A reporter from the Arizona Capitol Times will give us a mid-week update on the state legislature.
Ted Simons: Public safety, pension reform and tax credits for attending firearms safety classes are among the major issues of the state legislature this week. Here with our weekly legislative update is Hank Stephenson of the "Arizona Capitol Times," good to see you.
Hank Stephenson: Thanks for having me.
Ted Simons: I imagine those are big issues but let's start with another one. The joint educational districts, career in technical education, 30 some odd million dollars cut. What's the latest?
Hank Stephenson: So the legislature seemed poised to restore that cut. It's a late cut, won't go into effect until July, but they really need to reverse those cuts by mid-May in order to give schools time to budget with that money still left in there. You know, there was a whole lot of talk about it since last year and especially since the legislative session kicked off in January. Lawmakers, you know, rank and file lawmakers were ready to do this on day one, restore these cuts. The opposition has been mostly from the top and the House and Senate kind of leadership there, has been somewhat opposed to it. Seemed like last week the dam really broke. There was a whole new bill introduced, tons of cosponsors on the House version. Everyone had this big Kumbayah moment in the House where they unanimously approved this restoration. Today was scheduled for a vote from the full Senate. At the very last minute, Senate President Andy Biggs left the floor and just kind of didn't do it. Everyone was left wondering what's up. From what we heard between that happened and when I left the office this afternoon to come over here, seems like Governor Doug Ducey called Senate President Andy Biggs and said don't send this bill to me before you approve the budget. It's not uncommon for a governor to not want budget bills before the actual budget. But this is one of those issues where this game of chicken could be very interesting. The legislature has more than enough votes to override a veto if they do decide to send it to the Governor and they do veto it.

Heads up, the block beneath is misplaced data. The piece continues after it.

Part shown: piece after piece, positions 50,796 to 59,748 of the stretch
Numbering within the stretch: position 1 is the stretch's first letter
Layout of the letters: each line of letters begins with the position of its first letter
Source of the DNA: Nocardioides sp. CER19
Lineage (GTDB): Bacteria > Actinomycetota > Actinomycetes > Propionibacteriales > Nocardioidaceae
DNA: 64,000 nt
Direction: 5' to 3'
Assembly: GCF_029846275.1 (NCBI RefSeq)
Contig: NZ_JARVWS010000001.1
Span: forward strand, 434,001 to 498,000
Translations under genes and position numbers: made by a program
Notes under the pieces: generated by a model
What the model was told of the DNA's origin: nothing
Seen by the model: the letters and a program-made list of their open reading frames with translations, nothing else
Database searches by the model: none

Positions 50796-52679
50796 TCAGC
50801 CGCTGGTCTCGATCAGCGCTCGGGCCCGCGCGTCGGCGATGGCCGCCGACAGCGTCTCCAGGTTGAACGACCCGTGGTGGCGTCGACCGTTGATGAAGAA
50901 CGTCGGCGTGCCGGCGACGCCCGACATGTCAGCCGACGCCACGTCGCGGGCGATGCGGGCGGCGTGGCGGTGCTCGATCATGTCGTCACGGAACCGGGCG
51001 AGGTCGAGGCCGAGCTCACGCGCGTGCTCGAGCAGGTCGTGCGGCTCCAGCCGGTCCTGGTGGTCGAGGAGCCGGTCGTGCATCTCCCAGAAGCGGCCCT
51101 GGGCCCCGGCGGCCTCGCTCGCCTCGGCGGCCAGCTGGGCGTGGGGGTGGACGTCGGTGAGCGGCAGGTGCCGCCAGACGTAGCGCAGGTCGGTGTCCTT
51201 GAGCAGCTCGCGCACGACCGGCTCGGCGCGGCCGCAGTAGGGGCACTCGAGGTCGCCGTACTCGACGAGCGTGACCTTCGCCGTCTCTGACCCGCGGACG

Ted Simons: He's not necessarily against the legislation, just doesn't want to see any of that legislation before they send a budget. We've seen this before.
Hank Stephenson: It's a pretty standard line for governors. There's a lot of different ways this could shake out. One of the simplest ways would be Ducey would just let it slide and maybe write a letter saying hey, next time don't do this, because the pressure's been there for a long time. Lawmakers are really ready to do this. They have to some degree a timeline.
Ted Simons: If the governor gets his way and the Senate President comes back and says we're going to hold off for a while until X, Y and Z, the budget's taken care of, is there a chance the fire gets low and all of a sudden something wouldn't pass? Or is it so strong -- it could survive, couldn't it?